Di indigetes  

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Kunstformen der Natur (1904) by Ernst Haeckel
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Kunstformen der Natur (1904) by Ernst Haeckel

In Georg Wissowa's terminology the di indigetes or indigites ("indigenous gods") were Roman deities and spirits not adopted from other mythologies, as distinguished from the di novensides ("newcomer gods"). Ancient usage, however, does not maintain this clear-cut distinction, nor treat the two terms as a dichotomy.

The term Indiges, singular in form, is classical Latin, applied to Sol (Sol Indiges) and to Jupiter of Lavinium, later identified with Aeneas. Wissowa interpreted Indiges to mean "indigenous", but this interpretation is no longer widely accepted and the meaning remains uncertain. One theory holds that it means the "speaker within", and goes back to before the recognition of divine persons. Another, which the Oxford Classical Dictionary holds more likely, is that it means "invoked", by means of "pointing to", as in the related word indigitamenta.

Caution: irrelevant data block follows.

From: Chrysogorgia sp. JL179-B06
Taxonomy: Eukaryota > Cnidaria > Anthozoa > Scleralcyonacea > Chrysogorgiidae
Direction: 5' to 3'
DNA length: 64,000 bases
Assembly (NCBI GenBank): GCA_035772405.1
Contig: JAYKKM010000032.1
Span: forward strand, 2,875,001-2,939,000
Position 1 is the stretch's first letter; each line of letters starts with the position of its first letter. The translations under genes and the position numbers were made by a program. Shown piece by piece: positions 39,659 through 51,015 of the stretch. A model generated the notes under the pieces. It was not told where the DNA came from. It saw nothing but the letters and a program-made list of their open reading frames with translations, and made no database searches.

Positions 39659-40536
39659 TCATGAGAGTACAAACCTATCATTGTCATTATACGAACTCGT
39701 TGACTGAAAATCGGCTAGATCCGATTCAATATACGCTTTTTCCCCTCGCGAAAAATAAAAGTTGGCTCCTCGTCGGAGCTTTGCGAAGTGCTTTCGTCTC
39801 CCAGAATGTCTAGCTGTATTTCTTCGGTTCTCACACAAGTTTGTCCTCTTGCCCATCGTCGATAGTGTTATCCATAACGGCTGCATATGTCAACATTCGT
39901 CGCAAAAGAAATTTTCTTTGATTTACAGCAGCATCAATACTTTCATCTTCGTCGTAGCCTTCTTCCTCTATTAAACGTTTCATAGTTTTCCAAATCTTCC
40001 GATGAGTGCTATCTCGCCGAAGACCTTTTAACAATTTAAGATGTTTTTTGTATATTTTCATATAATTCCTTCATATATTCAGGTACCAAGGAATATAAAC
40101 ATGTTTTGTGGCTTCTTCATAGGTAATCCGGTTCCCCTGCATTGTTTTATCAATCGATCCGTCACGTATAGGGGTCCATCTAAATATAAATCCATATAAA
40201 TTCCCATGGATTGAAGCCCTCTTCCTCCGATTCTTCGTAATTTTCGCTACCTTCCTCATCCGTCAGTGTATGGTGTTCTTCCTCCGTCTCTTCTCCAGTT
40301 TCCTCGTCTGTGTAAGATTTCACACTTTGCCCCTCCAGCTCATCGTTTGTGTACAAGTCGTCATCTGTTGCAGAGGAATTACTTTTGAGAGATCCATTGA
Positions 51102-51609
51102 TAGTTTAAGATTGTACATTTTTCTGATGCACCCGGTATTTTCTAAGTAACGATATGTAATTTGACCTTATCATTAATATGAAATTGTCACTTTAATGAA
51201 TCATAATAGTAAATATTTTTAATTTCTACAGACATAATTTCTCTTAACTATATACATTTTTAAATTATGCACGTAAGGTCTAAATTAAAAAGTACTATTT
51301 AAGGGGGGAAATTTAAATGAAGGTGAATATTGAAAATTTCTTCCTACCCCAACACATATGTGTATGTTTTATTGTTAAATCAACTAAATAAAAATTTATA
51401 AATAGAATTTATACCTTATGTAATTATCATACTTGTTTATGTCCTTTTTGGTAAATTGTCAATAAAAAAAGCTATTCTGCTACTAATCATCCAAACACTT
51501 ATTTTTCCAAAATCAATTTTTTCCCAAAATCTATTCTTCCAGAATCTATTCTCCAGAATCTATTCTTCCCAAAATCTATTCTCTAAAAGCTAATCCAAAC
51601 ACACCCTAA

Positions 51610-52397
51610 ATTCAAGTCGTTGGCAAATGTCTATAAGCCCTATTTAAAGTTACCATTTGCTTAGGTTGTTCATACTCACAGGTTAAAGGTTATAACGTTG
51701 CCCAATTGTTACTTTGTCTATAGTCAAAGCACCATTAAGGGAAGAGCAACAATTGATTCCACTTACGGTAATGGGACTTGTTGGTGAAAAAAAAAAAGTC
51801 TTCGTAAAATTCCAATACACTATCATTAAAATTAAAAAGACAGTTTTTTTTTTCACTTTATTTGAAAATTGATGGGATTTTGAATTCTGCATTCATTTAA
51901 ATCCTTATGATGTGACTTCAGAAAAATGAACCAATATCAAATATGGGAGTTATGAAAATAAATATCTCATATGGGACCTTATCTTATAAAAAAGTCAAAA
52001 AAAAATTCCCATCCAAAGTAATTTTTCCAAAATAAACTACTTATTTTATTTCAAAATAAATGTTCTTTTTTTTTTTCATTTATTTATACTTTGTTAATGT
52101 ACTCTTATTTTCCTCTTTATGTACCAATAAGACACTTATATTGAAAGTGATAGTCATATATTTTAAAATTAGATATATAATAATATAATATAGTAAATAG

Evidence pertaining to di indigites is rarely found outside Rome and Lavinium, but a fragmentary inscription from Aletrium (modern Alatri, north of Frosinone) records offerings to di Indicites including Fucinus, a local lake-god; Summanus, a god of nocturnal lightning; Fiscellus, otherwise unknown; and the Tempestates, weather deities. In Augustan literature, the di indigites are often associated with di patrii and appear in lists of local divinities (that is, divinities particular to a place). Servius notes that Praeneste had its own indigetes.

WIssowa's di indigetes

WIssowa listed 33 di indigetes, including two collectives in the plural, the Lares of the estate and the Lemures of the dead. Any list of indigetes, however, is conjectural; Raimo Anttila points out that "we do not know the list of the di indigetes."

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Unless indicated otherwise, the text in this article is either based on Wikipedia article "Di indigetes" or another language Wikipedia page thereof used under the terms of the GNU Free Documentation License; or on original research by Jahsonic and friends. See Art and Popular Culture's copyright notice.

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